As U.S. troops were put on high alert late January after tensions between Russia and Ukraine increased, Jonathan Austin found himself in Donetsk – near the Russian-Ukraine border, fearing Russian President Vladimir Putin could attack at any moment.
The CTV News video producer had been on assignment in Ukraine for nearly 10 days, leaving on Feb. 2. He had been documenting and reporting in preparation should Russia invade.
He told The Herald-Mail in a telephone interview this week that he knew the invasion was coming, but he didn’t know if it was going to be in the middle of the night, during the weekend when he was out with friends or when he was visiting his parents in Hagerstown.
Then came Feb. 24, when Putin launched a wide-scale attack against Ukraine. Austin said he was already packed and ready to go back – not really unpacked after his first trip to Ukraine earlier in the month.
Flying from Dulles International Airport in Virginia through Munich, Austin finally arrived in Kraków, Poland. From there he headed for the Medyka border crossing – where thousands of Ukrainians sought refuge, bringing whatever they could carry, according to Austin.
For the first three days after the attack, he said he saw the number of tents grow by the thousands. Eventually, a textile plant nearby filled with refugees. First, there were 500,000 people, then 700,000, according to Austin.
“Some people crossed (the border) on foot, some people crossed in cars, some people crossed in these big buses,” Austin said.
He added that he noticed younger men going back into Ukraine from Poland to help fight. The closest city from Medyka is Lviv, Ukraine – which was becoming a safe haven for many Ukrainians, but was preparing for siege at any moment.
Austin said he could feel the tension in the air upon arrival in Lviv, where he spent the remainder of his assignment.
Curfews were put in place to keep people from being out past 8 pm
Air raid sirens would go off throughout the day, causing people to disperse into stores, restaurants and hotel lobbies.
Austin said he spent some time in Jerusalem during the 2014 Gaza war. The difference between the two conflicts is that Gaza wasn’t a full blown war, according to Austin.
Air raid sirens into the morning
Austin said the hotel he stayed in while in Lviv was booked up by Ukrainian families looking to evacuate the country.
For the first couple of nights, he went down to the bomb shelter in his hotel while air raid sirens went off and said there were “like 100 to 200 people at max at this hotel,” children included.
“People would actually come down to the bomb shelter with their backpacks,” he said. “They didn’t know how long they were going to be down there… they were extremely nervous.”
Austin said he was woken up in the middle of the night at least twice by the air raid sirens, leading into the morning.
After a while, he said he stopped going to the hotel bunker, claiming he felt he didn’t need to.
On March 18, Russian forces bombed a military aircraft repair facility 22 miles away from Austin’s hotel. At the time, it was the closest Russia had come to attack the western city.
Locals and the war effort
People were lining up to catch a train out of Ukraine – in the thousands, according to Austin. There were buses filled with people trying to cross the border.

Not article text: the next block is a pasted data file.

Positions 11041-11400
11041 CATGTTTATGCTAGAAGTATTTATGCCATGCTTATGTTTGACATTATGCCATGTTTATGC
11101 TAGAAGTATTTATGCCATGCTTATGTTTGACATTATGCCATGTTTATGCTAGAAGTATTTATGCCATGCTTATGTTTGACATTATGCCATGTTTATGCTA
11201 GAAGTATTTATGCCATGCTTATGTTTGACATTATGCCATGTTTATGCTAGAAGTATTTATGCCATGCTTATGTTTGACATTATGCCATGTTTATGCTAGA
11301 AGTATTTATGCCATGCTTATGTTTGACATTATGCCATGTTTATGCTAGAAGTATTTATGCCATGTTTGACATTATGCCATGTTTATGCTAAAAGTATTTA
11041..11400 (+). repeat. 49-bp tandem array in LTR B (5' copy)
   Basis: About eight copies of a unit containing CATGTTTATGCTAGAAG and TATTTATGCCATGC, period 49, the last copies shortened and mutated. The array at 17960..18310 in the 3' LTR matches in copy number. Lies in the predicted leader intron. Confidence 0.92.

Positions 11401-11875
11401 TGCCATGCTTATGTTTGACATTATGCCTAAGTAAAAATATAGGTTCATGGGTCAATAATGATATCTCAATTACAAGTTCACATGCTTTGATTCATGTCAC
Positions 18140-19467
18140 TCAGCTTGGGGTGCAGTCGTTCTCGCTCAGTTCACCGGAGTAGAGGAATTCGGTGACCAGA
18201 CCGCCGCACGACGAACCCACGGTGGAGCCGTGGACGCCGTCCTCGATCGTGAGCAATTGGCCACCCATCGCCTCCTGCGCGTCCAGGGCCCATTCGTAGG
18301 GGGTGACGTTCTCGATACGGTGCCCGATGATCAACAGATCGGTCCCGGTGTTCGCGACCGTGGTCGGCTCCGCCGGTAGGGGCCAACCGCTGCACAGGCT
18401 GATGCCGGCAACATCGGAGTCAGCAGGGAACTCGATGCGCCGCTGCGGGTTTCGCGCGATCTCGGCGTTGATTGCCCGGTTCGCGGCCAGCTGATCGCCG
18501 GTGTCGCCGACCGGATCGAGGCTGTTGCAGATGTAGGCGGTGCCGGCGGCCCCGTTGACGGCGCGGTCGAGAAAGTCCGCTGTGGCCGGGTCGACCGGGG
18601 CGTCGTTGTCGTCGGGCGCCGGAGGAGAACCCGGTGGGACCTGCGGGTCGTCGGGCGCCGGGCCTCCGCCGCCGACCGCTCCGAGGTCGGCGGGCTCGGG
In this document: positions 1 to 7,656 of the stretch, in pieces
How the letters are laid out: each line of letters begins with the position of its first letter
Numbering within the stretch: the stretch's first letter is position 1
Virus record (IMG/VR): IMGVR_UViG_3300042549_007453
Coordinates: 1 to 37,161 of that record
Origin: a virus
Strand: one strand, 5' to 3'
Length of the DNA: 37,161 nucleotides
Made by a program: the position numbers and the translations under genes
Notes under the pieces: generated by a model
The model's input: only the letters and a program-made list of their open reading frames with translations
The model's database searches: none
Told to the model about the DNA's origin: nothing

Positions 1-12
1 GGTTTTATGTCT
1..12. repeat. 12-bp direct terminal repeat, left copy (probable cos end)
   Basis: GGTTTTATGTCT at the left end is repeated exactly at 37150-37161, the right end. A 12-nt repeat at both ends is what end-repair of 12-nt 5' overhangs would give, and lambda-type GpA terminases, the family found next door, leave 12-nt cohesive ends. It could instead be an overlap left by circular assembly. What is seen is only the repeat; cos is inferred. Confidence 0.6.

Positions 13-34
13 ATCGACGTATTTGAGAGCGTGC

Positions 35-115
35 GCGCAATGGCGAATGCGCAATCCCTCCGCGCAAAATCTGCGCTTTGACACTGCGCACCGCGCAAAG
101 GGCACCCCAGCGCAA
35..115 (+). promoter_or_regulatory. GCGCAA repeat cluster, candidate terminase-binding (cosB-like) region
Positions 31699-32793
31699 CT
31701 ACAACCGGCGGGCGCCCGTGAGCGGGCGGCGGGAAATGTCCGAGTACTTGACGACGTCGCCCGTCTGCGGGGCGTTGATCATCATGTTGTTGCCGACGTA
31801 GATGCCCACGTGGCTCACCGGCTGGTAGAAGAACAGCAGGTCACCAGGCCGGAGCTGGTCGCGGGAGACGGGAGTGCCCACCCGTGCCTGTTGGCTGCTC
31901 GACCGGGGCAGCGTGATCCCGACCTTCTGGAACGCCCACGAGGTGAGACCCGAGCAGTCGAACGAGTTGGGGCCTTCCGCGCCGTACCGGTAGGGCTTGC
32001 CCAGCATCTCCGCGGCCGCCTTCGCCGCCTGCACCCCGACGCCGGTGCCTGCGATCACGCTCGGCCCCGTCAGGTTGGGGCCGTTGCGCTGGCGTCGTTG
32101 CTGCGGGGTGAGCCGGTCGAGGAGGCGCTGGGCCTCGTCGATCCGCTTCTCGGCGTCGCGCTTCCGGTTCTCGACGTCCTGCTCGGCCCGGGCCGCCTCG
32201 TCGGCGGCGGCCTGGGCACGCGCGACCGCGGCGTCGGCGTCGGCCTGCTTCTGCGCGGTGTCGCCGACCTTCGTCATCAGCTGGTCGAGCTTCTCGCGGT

“So many buses I’ve ever seen,” Austin said. “It looked like a college sporting event.”
Those who stayed helped with the war effort. Austin said he recalled learning about a steel factory that was donating steel, making anti-tank obstacles and spike strips the size of a tissue box. There was another factory with young volunteers making camouflage netting for the military. Hospitals in Lviv created more room for patients coming from all over the country.
Some Ukrainian officials banned the sale of alcohol, causing a beer brewery to make Molotov cocktails, according to Austin.
“They made about a couple hundred,” he said.
As locals helped with the war effort, bodies of Ukraine soldiers were brought into the city for burial.
Austin said he found himself in a tough spot having to shoot video of these funerals for his news company. For him as a videographer, he said he couldn’t let it affect him as much.
“That was kind of hard to shoot, to be honest,” Austin said. “You’re filming people that are crying and the media is there and these people are trying to have a personal moment.”
He added that he thinks it is important for people to see that footage and the stories that come out of it, because the people of Ukraine want to tell their story. They want the world to know what they are feeling.
The local Hagerstonian
Austin grew up in Hagerstown – a North Hagerstown High School alumnus.
He started off as a production assistant for what was NBC 25 WHAG, today known as WDVM, based in Hagerstown. He originally was on track to work in the film industry before working for CTV News, a network television station in Canada.
He has spent 12 years as a video journalist with the company at its foreign bureau in Washington, DC
Austin told The Herald-Mail in a text message Tuesday that he was to travel back to Ukraine on Friday – this time to Kyiv, the capital of Ukraine.
After a month of trying to seize the capital and failing, Putin has shifted away from Kyiv. But reports from the formerly Russian-occupied suburbs show evidence that thousands of citizens – men, women and children – were tortured and executed before the Russians pulled out.